Tooele Transcript Bulletin – News in Tooele, Utah
image Officers from four different police departments stopped 839 cars at a DUI checkpoint on Grantsville’s Main Street on Friday night in an once-a-year effort to curb drivers driving disctracted, drowsy, and of course, under the influence.

September 4, 2014
Grantsville DUI checkpoint nets arrests and numerous citations

Police backed up traffic in Grantsville Friday evening in an effort to curb drunk driving.

Officers from the Grantsville City Police Department, Tooele City Police Department, Utah State Parks and the Utah Highway Patrol, stopped 839 cars during a DUI checkpoint. Drivers were screened on Grantsville’s Main Street from 6-11 p.m.

Grantsville City Police Chief Kevin Turner said the roadblock, set to regulation standards with a warrant, the positioning of the traffic cones and the notice given about the operation, occurs about once a year in Grantsville. Officers ask to see a driver’s license, insurance and registration, he said, and detain drivers further only if conditions warrant it.

“The initial stop is limited to 90 seconds,” he said. “If there’s something amiss, it’s a little [longer and more in-depth], say, if there’s a smell of alcohol.”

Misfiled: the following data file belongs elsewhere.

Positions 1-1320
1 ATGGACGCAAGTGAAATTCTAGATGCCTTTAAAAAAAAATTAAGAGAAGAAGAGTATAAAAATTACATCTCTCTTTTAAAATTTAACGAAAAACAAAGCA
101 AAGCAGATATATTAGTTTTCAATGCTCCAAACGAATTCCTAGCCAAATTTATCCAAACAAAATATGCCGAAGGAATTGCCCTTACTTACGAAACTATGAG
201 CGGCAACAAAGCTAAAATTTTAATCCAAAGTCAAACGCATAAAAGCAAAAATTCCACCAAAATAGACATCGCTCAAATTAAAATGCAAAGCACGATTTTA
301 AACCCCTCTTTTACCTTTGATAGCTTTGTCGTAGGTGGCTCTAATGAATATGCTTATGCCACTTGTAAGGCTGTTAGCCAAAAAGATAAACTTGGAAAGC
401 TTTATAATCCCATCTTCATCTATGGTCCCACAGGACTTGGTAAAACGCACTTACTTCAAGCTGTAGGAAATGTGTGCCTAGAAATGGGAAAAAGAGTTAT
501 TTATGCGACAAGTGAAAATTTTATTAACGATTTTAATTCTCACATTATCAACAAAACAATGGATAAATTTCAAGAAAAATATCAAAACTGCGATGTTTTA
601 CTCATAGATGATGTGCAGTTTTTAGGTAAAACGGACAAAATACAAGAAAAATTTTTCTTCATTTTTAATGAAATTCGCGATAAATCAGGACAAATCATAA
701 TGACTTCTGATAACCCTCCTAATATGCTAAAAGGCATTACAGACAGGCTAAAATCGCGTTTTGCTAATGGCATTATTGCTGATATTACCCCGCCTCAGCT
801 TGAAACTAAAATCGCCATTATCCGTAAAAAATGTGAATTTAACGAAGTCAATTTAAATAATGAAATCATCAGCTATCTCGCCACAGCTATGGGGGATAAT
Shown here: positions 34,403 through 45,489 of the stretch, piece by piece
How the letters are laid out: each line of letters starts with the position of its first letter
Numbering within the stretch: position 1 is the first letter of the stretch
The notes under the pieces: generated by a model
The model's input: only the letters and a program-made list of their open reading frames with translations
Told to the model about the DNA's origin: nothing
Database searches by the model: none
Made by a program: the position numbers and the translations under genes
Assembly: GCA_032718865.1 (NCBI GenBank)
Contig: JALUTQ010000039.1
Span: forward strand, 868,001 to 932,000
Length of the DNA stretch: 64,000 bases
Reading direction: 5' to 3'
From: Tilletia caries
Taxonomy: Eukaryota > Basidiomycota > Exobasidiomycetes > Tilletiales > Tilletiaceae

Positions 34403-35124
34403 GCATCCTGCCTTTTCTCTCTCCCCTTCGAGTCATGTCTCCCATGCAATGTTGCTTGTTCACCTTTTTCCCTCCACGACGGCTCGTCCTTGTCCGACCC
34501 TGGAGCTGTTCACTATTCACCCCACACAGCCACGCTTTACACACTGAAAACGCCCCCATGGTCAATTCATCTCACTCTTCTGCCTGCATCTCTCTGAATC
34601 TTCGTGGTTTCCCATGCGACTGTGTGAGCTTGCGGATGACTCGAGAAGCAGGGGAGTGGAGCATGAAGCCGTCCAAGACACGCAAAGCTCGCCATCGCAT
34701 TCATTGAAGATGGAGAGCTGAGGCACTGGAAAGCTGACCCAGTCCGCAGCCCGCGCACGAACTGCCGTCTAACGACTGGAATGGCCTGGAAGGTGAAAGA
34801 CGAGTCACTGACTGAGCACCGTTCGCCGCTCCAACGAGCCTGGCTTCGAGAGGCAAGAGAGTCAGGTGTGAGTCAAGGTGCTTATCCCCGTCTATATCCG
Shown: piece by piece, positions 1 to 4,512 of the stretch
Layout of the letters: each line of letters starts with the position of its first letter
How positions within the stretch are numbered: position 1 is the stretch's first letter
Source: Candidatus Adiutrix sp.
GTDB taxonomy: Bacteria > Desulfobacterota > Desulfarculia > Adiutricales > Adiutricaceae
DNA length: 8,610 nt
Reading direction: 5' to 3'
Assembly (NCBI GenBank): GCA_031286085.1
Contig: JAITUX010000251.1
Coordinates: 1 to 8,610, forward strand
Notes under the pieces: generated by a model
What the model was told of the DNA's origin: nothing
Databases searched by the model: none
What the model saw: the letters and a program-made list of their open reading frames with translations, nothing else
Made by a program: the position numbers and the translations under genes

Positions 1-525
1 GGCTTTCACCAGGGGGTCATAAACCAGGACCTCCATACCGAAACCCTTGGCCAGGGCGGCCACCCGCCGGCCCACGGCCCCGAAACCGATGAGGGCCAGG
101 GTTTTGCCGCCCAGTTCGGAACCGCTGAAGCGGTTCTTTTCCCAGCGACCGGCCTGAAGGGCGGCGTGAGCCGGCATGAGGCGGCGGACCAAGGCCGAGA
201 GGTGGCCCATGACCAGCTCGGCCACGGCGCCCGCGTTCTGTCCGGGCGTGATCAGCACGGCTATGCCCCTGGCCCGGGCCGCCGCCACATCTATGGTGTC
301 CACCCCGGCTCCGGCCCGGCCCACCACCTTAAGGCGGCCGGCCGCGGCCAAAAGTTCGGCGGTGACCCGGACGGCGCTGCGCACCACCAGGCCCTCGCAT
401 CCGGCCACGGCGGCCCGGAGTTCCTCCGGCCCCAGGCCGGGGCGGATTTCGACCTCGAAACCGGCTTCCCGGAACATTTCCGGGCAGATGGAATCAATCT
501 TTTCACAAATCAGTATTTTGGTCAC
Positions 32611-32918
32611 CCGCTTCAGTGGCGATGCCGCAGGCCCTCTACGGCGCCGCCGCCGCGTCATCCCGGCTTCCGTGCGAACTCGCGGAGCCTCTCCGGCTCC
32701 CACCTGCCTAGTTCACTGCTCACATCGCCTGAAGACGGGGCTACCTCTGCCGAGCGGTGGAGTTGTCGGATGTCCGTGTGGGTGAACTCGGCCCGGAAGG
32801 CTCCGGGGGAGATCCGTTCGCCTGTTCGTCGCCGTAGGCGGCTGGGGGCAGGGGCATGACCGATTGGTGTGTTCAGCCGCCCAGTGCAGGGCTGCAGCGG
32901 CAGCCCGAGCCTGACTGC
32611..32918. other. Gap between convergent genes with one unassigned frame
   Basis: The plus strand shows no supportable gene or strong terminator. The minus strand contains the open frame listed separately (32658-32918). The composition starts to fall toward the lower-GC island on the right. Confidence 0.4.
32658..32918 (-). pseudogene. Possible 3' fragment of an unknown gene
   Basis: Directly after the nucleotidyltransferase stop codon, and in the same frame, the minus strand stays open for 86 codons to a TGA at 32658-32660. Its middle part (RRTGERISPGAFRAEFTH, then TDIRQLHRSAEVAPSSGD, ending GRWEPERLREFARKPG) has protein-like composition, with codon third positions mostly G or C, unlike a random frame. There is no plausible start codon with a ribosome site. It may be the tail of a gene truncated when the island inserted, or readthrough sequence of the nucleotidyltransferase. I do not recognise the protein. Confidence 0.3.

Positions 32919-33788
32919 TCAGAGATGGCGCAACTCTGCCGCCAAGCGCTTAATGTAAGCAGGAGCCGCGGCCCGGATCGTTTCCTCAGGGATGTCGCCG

The operation, funded by a grant through the Utah Highway Safety Office, is one of 14 held so far this year. Sgt. Ted Tingey of the Highway Safety Office said the aim of checkpoints is to catch drunk drivers and warn drivers thinking about driving drunk or otherwise engaging in unsafe traffic practices.

“We’re coming to the end of the 100 deadliest days of the year, from unbuckled seatbelts, drinking and driving, distracted driving, pedestrians in the road — any kind of fatality with a vehicle,” he said. “We’re hoping this sends a good reminder.”

At the checkpoint, a car painted to look half like a taxi cab and half like a police car is one such reminder, he said, hopefully driving home the message that people who have been drinking can choose to go in a cab or be arrested.